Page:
Gone Girl was one of these books that all of a sudden just popped up everywhere. Around the date of release I lived in London. The bookshops were full of Gillian Flynn’s novel and I was intrigued. My friend bought it and I only came around to reading it last winter. I got hooked, although I tend to sneer at super hyped books. Well-written, although I didn’t really like the last part, but still so enjoyable. And in a way too cool for the genre it was intended for.
The famous “Cool-Girl-Monologue”, as it’s now dubbed, got me shrieking in delight when I read it. So when I heard that Fincher was going to direct a movie adaptation the excitement stuck. Last night I went to see the movie with a friend and I was not disappointed. But the movie has one main flaw and let me get down to that.
(Beware: heavy spoilers ahead)
The story comes to life so vividly due to the change of perspective. And although it is Nick Dunne who is being surprised by the events unfolding, the book makes use of Amy Elliot Dunne’s voice and makes her the sociopathic manipulative woman with a motive, that we don’t grasp when only watching the movie. But let me introduce the characters and story to get you up to speed on where I’m going with this.
Dissolution of gender and relationship expectations
Gone Girl plays with the perfect love story, perfect gender roles and reversal and imbalance of these (and the perfect victim) throughout its narration. It tells the story of (former) writers Amy and Nick, falling in love in New York and getting married. Now five years into their marriage they live in Nick’s Missouri hometown, which has been deeply unsettled by the recession, just like their job situation and their relationship successively. Nick is smart and witty whilst maintaining the down-to-earth-no-fuss-masculine-charm he got to keep from his Midwestern upbringing. Amy, from the outside, is beautiful and intelligent and inspiration for her parents bestselling Amazing Amy children’s book series. We see this in flashbacks in which Amy at first seems unfazed by the blessings of her status and upbringing and Nick in his easygoing ways are the perfect match for one another. Them against the world, against society’s demands and expectations on couples.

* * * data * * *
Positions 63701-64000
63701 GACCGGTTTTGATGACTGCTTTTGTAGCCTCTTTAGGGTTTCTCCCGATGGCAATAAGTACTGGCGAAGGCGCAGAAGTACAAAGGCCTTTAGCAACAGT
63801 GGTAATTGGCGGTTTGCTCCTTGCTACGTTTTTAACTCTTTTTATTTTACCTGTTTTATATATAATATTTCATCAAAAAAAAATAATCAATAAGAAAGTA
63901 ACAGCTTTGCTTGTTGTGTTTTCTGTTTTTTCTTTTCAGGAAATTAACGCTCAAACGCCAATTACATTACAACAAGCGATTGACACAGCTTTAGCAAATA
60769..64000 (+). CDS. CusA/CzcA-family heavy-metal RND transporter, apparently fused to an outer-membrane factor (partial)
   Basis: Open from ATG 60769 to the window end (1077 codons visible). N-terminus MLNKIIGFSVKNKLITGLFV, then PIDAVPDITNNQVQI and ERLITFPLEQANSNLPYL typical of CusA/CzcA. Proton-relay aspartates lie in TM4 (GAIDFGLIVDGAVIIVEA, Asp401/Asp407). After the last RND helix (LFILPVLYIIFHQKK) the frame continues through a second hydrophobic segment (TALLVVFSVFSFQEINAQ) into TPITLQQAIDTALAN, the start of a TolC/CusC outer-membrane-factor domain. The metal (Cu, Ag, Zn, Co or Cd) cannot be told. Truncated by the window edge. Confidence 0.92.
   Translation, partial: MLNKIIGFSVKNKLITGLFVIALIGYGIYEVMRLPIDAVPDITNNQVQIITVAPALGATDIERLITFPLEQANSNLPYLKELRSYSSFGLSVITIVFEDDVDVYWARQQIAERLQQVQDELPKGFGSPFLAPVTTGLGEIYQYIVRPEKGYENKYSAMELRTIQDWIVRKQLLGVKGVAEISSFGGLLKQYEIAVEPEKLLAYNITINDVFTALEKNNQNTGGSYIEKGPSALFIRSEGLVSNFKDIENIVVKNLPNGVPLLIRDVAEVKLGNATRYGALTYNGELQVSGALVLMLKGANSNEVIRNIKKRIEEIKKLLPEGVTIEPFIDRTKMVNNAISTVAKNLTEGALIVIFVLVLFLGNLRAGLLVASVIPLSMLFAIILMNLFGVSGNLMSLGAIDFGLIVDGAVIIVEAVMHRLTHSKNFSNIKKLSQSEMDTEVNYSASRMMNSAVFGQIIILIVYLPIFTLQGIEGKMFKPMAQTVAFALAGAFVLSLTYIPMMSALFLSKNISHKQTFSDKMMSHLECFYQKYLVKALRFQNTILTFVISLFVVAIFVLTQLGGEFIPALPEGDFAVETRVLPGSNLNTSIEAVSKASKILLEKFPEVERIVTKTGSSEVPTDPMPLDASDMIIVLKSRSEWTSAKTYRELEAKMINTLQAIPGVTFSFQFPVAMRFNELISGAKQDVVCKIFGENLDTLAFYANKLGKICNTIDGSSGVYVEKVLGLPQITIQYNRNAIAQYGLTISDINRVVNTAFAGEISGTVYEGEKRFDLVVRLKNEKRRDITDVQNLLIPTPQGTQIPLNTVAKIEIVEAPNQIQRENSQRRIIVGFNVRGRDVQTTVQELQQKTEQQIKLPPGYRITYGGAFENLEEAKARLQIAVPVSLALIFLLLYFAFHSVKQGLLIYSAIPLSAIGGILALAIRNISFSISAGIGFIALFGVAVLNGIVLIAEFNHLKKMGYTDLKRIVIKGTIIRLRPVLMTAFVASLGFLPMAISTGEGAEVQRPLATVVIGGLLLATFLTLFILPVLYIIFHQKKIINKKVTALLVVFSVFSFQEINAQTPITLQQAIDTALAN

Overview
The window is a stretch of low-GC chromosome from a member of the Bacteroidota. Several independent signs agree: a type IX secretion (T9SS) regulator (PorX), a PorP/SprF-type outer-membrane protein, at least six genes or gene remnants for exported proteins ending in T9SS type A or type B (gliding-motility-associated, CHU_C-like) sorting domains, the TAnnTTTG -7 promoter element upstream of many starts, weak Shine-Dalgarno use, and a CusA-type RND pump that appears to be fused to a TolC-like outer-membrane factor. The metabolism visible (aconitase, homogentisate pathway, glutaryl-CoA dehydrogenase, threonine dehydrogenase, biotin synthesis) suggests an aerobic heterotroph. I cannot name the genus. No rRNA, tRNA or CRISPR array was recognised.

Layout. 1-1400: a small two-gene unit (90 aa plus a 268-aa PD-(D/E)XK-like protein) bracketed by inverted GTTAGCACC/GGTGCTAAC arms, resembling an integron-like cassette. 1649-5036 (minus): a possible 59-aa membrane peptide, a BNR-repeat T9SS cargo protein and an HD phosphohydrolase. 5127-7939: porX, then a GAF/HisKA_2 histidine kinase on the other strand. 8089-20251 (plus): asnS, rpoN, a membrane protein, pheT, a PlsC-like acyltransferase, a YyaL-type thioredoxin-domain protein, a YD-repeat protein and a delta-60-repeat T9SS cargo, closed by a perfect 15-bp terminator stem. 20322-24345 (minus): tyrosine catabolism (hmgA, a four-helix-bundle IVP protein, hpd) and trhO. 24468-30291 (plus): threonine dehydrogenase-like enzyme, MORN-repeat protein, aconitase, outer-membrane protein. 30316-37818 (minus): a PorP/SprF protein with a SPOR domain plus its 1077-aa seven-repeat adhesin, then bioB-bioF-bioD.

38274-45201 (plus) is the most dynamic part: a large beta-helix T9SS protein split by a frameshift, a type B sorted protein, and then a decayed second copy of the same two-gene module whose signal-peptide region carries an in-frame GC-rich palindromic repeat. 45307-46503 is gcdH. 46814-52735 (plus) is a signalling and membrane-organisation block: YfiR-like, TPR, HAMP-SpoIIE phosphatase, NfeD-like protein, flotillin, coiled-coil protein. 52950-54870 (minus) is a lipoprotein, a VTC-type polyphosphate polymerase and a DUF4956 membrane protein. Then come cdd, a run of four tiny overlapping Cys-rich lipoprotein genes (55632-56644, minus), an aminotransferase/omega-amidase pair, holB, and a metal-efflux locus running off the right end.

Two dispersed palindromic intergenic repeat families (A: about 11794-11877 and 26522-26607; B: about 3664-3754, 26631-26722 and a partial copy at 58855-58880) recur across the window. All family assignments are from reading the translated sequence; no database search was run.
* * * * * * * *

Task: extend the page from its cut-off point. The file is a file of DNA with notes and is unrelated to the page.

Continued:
Following Amy’s diary entries we see this relationship blossom. And wither. We follow their first meeting to an engagement at the book release party for another of Amazing Amy’s adventures (fittingly – her wedding), wedding, their lay-offs due to the recession and first cracks in their relationship. But the scale of imbalance tips more in favour of Nick and when his mother gets terminally ill they both move, unhappy due to different reasons, to Nick’s hometown. The recession, lay-offs and move and the investment into a bar for Nick, The Bar, makes them poor and when Nick stays at his new project the whole day and often into the late evening, they both become exactly the kind of couple they never ever wanted to become. This superficial perspective leads us into the question of balance in a relationship. The promises they made, “Let’s never be like them. The others”, “Let’s not slip into roles and become clichés of ourselves” are broken by both in the course of their relationship up until now. Nick feels criticized, Amy feels neglected, their secret pact to one another has, as it so often does, run its course and is broken. The dark perspective on society’s expectations of couples, but also of two lovers of one another, is construed beautifully in Gone Girl. Not as deep and shocking (not because of its shock value per se, but rather the pure realness of the decay) as in the book, but still strong and lingering long after the movie’s twist has shown us the possible construction of the whole background story. (To be honest, in my opinion the flashbacks Amy provides up until a certain point in her forged diary reflect the reality. The way she thought they, as a couple, could be different and maybe had been up to that certain point.)